After decades of hostile intentions and angry rhetoric, relations between China and Taiwan started improving in the 1980s. China put forward a formula, known as "one country, two systems", under which Taiwan would be given significant autonomy if it accepted Chinese reunification. The offer was rejected, but Taiwan did relax rules on visits to and investment in China. It also, in 1991, proclaimed the war with the PRC over.
There were also limited talks between the two sides' unofficial representatives, though China's insistence that the ROC government is illegitimate has prevented government-to-government contacts.
Progress since then has been limited. China began worrying that former Taiwanese President Lee Teng-hui was inching the island towards formal independence. Beijing became even more alarmed in 2000, when Taiwan elected as his successor Chen Shui-bian, who had openly backed independence.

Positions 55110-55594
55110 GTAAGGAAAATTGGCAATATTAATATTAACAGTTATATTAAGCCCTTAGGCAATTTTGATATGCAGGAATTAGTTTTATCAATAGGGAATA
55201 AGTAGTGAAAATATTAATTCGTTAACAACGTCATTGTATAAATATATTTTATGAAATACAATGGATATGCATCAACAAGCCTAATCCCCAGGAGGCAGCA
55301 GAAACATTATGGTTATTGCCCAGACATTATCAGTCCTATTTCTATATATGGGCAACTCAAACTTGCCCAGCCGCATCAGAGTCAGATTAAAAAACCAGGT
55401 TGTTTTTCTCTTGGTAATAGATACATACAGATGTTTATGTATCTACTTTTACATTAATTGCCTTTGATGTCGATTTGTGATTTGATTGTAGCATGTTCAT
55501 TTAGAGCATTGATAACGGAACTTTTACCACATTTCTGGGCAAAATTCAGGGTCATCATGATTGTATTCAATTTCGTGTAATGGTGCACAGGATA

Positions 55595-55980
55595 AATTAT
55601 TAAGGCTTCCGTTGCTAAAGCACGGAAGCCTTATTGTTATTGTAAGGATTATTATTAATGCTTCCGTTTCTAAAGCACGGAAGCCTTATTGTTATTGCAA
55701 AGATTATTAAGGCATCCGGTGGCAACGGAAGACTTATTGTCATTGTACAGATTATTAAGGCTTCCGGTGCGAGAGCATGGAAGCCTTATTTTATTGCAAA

China responded by saying it was ready for more talks, but only if President Chen accepted Beijing's 'one China' position, a concession he was never likely to accept.
Mr Chen was re-elected in 2004, prompting Chinese concern that his pledge to rewrite the island's constitution would edge it towards formal independence.
Partly to limit his options, China passed a so-called anti-secession law in 2005, stating China's right to use "non peaceful means" against Taiwan if it tried to secede from China.
While political progress has been slow, links between the two peoples and economies have grown sharply. Taiwanese companies have invested more than $50bn in China, and up to 1m Taiwanese now live there, many running Taiwanese factories.
Some Taiwanese worry their economy is now dependent on China. Others point out that closer business ties makes Chinese military action less likely, because of the cost to China's own economy.